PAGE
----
Borneo-Philippine languages


Borneo-Philippine languages

Infobox Language family
name=Borneo-Philippines
region=Southeast Asia and Madagascar
familycolor=Austronesian
fam2=Malayo-Polynesian
child1=two dozen branches


map_caption=The Borneo-Philippines languages (red). Not shown: Yami in Taiwan.

The Borneo-Philippines languages (or Outer Hesperonesian or Outer Western Malayo-Polynesian languages) are a branch of the Austronesian family which includes the languages of the Philippines, much of Borneo, the northern peninsula of Sulawesi, and Madagascar.

In this classification, the older clade of Western Malayo-Polynesian (WMP), or Hesperonesian, has been broken up into "outer" (Borneo-Philippines) and "inner" (Sunda-Sulawesi) clades, and Western Malayo-Polynesian is considered merely a geographic term.

Classification

There are a large number of small clusters of languages in the Borneo-Philippines family whose interrelationship remains uncertain.

Parenthetical headings below are geographic conveniences and do not imply a genealogical relationship.

"(Northern Philippines)"
*Bashiic languages (4 languages between Luzon and Formosa, including Ivatan of the Philippines and Yami of Taiwan)
*Northern Luzon languages
**"Ilokano" (encircles the cordillera)
**Northern Cordilleran languages (15 languages of the cordillera and east coast of Luzon, including Ibanag and Agta)
**South-Central Cordilleran languages (25 languages in the mountains of northern Luzon, including Pangasinan and the Igorot languages)
**"Arta" (within the Pangasinan area)
*Central Luzon languages (5 languages near Mount Pinatubo, including Kapampangan)
**Sambalic languages (including Tina, Bolinao, and Botolan)
*Northern Mindoro languages (or North Mangyan; 3 languages)

"(Visayas and southern Luzon)"
*South Mangyan languages (3 languages of Mindoro, including Buhid and Hanunoo)
*Kalamian languages (2 languages between Mindoro and Palawan, Tagbanwa and Agutaynen)
*Palawano languages (5 languages of the Palawanos)
*Central Philippine languages
**"Tagalog" (Filipino)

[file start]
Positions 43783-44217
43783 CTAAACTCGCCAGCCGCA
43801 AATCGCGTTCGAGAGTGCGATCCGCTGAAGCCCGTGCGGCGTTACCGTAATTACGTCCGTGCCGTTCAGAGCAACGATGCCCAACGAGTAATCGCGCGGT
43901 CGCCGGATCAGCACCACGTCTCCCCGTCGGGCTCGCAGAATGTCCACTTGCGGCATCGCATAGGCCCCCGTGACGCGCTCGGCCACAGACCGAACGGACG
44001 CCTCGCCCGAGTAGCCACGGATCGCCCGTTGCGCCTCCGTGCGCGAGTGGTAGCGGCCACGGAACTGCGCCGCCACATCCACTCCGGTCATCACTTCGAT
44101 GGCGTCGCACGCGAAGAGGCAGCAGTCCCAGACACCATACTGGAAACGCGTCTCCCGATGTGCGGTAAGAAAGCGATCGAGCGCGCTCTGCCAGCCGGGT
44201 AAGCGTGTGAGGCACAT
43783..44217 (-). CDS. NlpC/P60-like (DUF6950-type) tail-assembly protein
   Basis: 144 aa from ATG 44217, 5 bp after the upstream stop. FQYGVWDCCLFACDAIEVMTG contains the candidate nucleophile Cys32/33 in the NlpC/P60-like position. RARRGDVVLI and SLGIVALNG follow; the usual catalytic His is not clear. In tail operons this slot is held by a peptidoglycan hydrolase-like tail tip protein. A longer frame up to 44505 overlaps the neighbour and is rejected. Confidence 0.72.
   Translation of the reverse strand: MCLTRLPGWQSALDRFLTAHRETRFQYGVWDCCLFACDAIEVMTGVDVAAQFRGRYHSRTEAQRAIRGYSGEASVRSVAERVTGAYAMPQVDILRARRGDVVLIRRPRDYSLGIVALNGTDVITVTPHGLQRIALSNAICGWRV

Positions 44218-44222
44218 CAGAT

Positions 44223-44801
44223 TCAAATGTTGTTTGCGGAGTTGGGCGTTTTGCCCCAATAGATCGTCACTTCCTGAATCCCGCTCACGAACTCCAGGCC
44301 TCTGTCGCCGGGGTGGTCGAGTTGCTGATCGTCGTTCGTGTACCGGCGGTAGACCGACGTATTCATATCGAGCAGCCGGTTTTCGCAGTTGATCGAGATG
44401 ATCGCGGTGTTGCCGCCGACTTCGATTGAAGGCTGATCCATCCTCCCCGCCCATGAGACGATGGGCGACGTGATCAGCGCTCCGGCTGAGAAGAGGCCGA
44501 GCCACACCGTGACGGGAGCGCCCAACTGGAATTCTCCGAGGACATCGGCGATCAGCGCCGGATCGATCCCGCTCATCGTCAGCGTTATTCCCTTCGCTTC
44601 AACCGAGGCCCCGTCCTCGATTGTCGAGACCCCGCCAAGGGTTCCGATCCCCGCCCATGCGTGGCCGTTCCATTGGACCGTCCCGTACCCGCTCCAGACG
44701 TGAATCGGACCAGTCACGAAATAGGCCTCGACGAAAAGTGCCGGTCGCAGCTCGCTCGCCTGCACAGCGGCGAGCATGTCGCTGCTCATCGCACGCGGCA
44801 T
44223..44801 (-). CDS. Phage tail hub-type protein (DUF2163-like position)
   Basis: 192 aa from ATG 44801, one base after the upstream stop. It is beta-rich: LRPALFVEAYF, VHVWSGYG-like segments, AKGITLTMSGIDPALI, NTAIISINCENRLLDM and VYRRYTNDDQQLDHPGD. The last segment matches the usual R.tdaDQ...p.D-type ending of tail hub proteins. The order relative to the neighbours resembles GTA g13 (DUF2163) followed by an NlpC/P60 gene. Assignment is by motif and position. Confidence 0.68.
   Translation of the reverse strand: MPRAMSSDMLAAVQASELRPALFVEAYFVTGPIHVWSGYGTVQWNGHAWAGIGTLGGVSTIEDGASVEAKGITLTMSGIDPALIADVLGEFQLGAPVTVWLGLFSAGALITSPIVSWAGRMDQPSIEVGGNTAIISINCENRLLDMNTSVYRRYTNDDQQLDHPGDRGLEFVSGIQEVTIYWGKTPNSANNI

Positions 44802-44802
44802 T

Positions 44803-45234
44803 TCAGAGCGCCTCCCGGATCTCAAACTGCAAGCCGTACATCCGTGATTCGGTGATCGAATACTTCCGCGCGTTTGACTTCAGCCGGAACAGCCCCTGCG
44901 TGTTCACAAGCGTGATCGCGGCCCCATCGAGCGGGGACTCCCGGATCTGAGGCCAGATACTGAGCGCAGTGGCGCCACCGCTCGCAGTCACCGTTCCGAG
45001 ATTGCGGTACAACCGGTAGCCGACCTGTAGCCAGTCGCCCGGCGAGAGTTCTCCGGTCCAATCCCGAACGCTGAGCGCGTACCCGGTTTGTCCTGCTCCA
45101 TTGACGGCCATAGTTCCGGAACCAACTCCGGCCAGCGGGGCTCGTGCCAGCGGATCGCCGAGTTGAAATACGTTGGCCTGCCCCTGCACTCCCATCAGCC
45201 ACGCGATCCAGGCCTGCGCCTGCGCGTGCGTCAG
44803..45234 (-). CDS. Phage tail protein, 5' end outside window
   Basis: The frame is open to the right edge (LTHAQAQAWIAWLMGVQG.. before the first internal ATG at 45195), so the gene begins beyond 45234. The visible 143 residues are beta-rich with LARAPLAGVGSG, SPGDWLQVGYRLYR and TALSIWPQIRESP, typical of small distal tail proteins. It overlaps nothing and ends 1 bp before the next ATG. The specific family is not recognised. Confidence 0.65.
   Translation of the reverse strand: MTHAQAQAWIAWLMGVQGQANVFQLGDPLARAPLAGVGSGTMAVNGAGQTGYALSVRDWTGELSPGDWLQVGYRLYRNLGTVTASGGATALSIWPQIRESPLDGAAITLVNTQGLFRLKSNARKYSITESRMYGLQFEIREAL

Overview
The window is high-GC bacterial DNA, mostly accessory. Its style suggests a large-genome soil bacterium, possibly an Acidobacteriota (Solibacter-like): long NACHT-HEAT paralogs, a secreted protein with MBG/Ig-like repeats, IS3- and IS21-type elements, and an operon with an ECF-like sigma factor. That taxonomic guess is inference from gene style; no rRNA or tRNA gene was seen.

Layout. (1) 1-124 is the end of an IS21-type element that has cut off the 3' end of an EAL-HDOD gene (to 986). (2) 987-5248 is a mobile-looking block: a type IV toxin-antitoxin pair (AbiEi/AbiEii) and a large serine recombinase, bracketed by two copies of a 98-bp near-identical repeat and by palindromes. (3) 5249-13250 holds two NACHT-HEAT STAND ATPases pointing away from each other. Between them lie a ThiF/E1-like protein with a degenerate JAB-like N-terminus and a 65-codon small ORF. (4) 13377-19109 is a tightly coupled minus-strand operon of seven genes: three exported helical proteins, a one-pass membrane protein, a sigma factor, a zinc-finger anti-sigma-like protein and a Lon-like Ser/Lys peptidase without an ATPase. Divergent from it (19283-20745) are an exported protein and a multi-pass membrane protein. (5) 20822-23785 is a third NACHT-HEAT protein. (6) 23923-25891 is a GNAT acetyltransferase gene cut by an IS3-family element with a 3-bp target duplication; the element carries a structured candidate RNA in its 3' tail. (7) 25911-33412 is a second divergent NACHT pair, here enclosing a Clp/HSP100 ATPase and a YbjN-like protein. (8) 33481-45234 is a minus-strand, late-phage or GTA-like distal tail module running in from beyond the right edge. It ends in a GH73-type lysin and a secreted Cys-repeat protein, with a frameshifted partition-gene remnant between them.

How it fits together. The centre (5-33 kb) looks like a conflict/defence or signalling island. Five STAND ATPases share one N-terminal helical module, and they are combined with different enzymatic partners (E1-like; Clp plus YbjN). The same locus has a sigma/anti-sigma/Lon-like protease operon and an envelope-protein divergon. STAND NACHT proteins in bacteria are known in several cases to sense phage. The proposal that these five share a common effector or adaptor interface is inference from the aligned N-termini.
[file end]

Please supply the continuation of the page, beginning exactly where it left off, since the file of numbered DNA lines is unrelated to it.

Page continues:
**Bikol languages (8 languages of southern Luzon called Bikol)
**Visayan languages (20 languages in and around the Sibuyan and Visayan Seas, including northern Mindanao; major languages are Cebuano, Hiligaynon, Waray-Waray, Kinaray-a, Tausug)
**"Mamanwa" (northern tip of Mindanao)
**Mansakan languages (8 languages of the Davao Region, including Davawenyo)

"(Mindanao)"
*Southern Philippine languages
**Manobo languages (15 languages of central Mindanao, including Tasaday)
**Danao languages (3 languages of east Mindanao, including Magindanao and Maranao)
**Subanun languages (5 languages of the western peninsula of Mindanao)
*South Mindanao languages (5 languages of the southern coast, including Tboli)
*Sama-Bajaw languages (10 languages of the Sulu Archipelago and Biliran, several called Sama or Bajaw)

"(Borneo and Madagascar)"
*Barito languages (12 languages of south Borneo and Madagascar, including Ngaju Dayak and Malagasy)
*Kayan languages (18 languages of central Borneo, including Kayan)
*"Penan (Punan-Nibong)"
*Land Dayak (Bidayuh) (12 languages of west Borneo, such as Lara’)
*Melanau-Kajang languages
**Kajang (Rejang) (3)
**Melanau (Lower Rejang) (3)
*Berawan-Lower Baram (Baram-Tinjar) (5)
*Bintulu
*Dayic languages (languages of Sabah-Sarawak-Kalimantan border area)
**Kelabitic (Apo Duat) (5 languages, including Kelabit)
**Murutic (Murut-Tidong) (12 languages, including Tagol Murut)
*Kenyah (11 languages of central Borneo called Kenyah
*Rejang-Sajau languages (5, languages including Punan Bah-Biau)
*Sabahan languages (languages of Sabah)
**Dusunic (Dusun-Bisaya) (15 languages, including Kadazan-Dusun)
**"Ida’an"
**Paitanic (5 languages, including Tambanuo)

"(Northern Sulawesi)"
*Sangiric languages (4 languages of very north, including Bantik)
*Minahasan languages (5 languages called Minahasa)
*Mongondow-Gorontalo languages (9 languages of Gorontalo and North Sulawesi provinces, including Bolaang Mongondow)

References

*Fay Wouk and Malcolm Ross (ed.), "The history and typology of western Austronesian voice systems." Australian National University, 2002.


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